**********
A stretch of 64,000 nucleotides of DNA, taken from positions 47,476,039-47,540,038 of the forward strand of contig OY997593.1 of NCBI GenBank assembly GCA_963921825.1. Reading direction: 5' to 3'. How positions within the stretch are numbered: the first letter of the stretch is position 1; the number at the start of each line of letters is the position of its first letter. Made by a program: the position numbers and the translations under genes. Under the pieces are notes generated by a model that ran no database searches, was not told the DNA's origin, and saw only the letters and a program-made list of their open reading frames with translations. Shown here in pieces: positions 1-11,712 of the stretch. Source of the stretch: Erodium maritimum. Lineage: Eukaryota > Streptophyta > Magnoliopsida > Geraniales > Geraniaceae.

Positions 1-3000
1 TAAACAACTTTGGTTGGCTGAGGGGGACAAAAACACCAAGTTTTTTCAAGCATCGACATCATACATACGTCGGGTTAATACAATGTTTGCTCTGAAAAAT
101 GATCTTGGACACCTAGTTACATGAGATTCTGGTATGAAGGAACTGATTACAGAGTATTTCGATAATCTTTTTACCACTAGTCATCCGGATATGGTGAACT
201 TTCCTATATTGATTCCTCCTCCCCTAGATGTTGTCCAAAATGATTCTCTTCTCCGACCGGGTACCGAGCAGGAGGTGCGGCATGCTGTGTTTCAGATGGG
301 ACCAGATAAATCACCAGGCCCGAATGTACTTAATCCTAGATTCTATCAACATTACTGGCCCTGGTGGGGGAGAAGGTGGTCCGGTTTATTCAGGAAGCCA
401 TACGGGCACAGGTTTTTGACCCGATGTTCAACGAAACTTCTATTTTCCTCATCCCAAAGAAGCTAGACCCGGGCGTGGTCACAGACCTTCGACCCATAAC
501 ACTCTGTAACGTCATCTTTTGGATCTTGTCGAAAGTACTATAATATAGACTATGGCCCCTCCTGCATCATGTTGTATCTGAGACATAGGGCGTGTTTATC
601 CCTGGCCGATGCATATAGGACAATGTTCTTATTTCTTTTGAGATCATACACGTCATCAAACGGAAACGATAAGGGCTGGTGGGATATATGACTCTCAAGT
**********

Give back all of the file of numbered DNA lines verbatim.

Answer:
A stretch of 64,000 nucleotides of DNA, taken from positions 47,476,039-47,540,038 of the forward strand of contig OY997593.1 of NCBI GenBank assembly GCA_963921825.1. Reading direction: 5' to 3'. How positions within the stretch are numbered: the first letter of the stretch is position 1; the number at the start of each line of letters is the position of its first letter. Made by a program: the position numbers and the translations under genes. Under the pieces are notes generated by a model that ran no database searches, was not told the DNA's origin, and saw only the letters and a program-made list of their open reading frames with translations. Shown here in pieces: positions 1-11,712 of the stretch. Source of the stretch: Erodium maritimum. Lineage: Eukaryota > Streptophyta > Magnoliopsida > Geraniales > Geraniaceae.

Positions 1-3000
1 TAAACAACTTTGGTTGGCTGAGGGGGACAAAAACACCAAGTTTTTTCAAGCATCGACATCATACATACGTCGGGTTAATACAATGTTTGCTCTGAAAAAT
101 GATCTTGGACACCTAGTTACATGAGATTCTGGTATGAAGGAACTGATTACAGAGTATTTCGATAATCTTTTTACCACTAGTCATCCGGATATGGTGAACT
201 TTCCTATATTGATTCCTCCTCCCCTAGATGTTGTCCAAAATGATTCTCTTCTCCGACCGGGTACCGAGCAGGAGGTGCGGCATGCTGTGTTTCAGATGGG
301 ACCAGATAAATCACCAGGCCCGAATGTACTTAATCCTAGATTCTATCAACATTACTGGCCCTGGTGGGGGAGAAGGTGGTCCGGTTTATTCAGGAAGCCA
401 TACGGGCACAGGTTTTTGACCCGATGTTCAACGAAACTTCTATTTTCCTCATCCCAAAGAAGCTAGACCCGGGCGTGGTCACAGACCTTCGACCCATAAC
501 ACTCTGTAACGTCATCTTTTGGATCTTGTCGAAAGTACTATAATATAGACTATGGCCCCTCCTGCATCATGTTGTATCTGAGACATAGGGCGTGTTTATC
601 CCTGGCCGATGCATATAGGACAATGTTCTTATTTCTTTTGAGATCATACACGTCATCAAACGGAAACGATAAGGGCTGGTGGGATATATGACTCTCAAGT